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May 29, 2019 08:16:14

Convenience usually has a cost

by @brandonwilson PATRON | 415 words | 447πŸ”₯ | 447πŸ’Œ

Brandon Wilson

Current day streak: 447πŸ”₯
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It would be great if we can always have convenience without any trade-offs. Unfortunately, convenience usually has a cost. Here is my latest example.

When I built my home and purchased a refrigerator, one of my requirements was to have water and ice in the door. I never had this growing up, but I wanted it for my house. I drink a lot of water, and I live in Arizona so I like my water cold. It's very convenient. Cold water anytime you want it and ice on demand without bothering with filling ice cube trays. Money for nothing and your chicks for free. But what is the cost?

As I wrote about in the Joys of Home Ownership, my home required several thousand dollars in repairs due to a water line leak. The water line happened to be the one supplying the refrigerator. Now, this was a fluke. But it never would have happened if I did not have a refrigerator with water and ice.

The second cost relates to health. A friend of mine recently drew my attention to water quality. She and her husband live in an apartment, and they get the big five gallon jugs of purified water. I have been happily drinking and using water from my refrigerator, which has a filter that I change regularly.

One way to measure water quality is to test the total dissolved solids (TDS). The standard for drinking water is to have a TDS measure of less than 500 mg/L. I decided to buy a tester and see what's going on with my water. By the way, Arizona water is considered to be some of the worst in the country in terms of hardness and contaminants. I did purchase a water softener years ago, but water softeners do nothing in terms of filtering the water.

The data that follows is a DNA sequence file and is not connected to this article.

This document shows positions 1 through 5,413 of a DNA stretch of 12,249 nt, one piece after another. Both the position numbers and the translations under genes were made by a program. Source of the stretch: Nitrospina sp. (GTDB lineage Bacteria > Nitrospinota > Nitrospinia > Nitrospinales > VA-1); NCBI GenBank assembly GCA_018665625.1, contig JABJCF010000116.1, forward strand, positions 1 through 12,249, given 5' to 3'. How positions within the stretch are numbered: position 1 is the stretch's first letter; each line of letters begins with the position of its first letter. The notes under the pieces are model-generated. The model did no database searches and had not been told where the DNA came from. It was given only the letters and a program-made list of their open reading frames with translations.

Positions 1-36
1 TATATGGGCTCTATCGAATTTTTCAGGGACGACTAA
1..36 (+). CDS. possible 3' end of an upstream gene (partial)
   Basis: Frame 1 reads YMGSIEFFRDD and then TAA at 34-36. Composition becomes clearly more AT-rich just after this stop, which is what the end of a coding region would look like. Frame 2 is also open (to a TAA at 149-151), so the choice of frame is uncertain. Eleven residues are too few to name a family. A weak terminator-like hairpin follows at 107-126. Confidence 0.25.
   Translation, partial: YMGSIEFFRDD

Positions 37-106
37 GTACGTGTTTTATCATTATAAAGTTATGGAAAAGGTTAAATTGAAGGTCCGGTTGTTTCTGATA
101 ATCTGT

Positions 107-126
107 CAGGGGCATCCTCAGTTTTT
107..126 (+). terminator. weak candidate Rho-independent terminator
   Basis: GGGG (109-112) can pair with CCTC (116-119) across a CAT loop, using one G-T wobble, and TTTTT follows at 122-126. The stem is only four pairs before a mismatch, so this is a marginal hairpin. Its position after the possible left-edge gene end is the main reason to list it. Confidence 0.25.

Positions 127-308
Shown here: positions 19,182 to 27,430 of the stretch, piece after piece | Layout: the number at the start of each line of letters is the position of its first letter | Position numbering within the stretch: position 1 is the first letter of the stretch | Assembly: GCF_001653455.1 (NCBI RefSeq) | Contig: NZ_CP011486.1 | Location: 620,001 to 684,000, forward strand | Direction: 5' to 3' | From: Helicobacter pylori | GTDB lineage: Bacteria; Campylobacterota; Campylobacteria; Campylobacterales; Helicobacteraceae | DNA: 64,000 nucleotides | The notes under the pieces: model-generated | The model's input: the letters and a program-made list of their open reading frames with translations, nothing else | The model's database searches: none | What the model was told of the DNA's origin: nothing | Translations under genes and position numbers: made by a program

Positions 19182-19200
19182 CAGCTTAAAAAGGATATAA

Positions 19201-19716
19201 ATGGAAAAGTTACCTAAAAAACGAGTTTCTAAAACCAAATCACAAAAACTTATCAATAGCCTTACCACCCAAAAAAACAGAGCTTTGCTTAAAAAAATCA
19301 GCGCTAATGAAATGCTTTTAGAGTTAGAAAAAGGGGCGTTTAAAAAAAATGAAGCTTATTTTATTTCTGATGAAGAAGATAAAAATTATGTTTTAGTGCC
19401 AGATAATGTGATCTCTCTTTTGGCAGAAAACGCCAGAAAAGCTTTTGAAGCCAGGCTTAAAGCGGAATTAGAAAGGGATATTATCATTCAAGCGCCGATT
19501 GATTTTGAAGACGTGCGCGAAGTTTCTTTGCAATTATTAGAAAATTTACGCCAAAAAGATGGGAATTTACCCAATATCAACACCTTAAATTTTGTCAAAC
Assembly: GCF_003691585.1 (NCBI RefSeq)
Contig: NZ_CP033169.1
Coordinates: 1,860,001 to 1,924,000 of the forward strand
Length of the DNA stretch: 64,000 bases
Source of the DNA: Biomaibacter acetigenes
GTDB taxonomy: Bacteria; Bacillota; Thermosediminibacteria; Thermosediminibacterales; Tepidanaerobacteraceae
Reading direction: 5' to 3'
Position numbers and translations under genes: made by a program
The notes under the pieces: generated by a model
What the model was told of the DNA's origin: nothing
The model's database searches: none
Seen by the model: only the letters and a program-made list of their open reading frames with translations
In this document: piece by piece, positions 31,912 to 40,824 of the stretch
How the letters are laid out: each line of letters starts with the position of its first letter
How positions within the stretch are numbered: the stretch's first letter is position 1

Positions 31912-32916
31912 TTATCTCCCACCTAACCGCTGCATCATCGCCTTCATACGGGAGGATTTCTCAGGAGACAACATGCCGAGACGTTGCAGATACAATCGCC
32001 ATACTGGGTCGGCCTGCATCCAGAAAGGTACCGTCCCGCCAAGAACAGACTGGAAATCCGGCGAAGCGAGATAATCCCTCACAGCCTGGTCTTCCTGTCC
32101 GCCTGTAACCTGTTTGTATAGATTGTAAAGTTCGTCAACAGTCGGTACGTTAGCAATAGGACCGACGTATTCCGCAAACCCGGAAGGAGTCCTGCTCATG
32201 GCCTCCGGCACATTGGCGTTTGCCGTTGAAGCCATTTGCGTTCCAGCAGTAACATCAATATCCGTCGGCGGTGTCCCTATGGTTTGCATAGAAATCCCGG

Here are my results:

Tap water: 505 mg/L

Brita pitcher water: 455 mg/L

Fridge-filtered water: 404 mg/L

So much for clean city water! I guess we should have learned our lesson with Flint, Michigan. These values suck. And if this is the amount of dissolved solids, who knows what else is lurking in the water.

I am now looking into a reverse osmosis water filtration system that installs under the sink and provides very clean water. If I get this system installed, I will provide an update.

Convenience is a shortcut that usually has a cost. Good health costs money. That's just how it works. Pay now or pay later. 

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    @brandonwilson We started getting water delivered right after my now-8-year-old was born. Having the instant hot water was in and of itself a great reason to go for it (for baby bottles) but always cold/fresh water is amazing too. I often wonder if we could do without it (it IS kinda pricy) but we’ve become so accustomed to it that I don’t see that happening anytime soon.

    Nick Simard avatar Nick Simard | May 29, 2019 21:12:11
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      @nicksimard Yes I looked into water delivery. I did pull the trigger on an RO system. That will be the subject of today's post.

      Brandon Wilson avatar Brandon Wilson | May 30, 2019 09:13:16
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    @brandonwilson I'm here for you.

    Mike Byrnes avatar Mike Byrnes | May 29, 2019 23:07:12
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    @brandonwilson - Wow. Those numbers are high. Imagine what someone who is not using a filter is drinking.

    I find these thing very puzzling. A friend came back from Nigeria and his skin was much better. He explained that the water there was good for his skin. It amazed me to hear that. Can't we sue someone to get decent water?

    Do give us an update about the filtration system. Especially the cost.

    Keni avatar Keni | May 29, 2019 20:32:17
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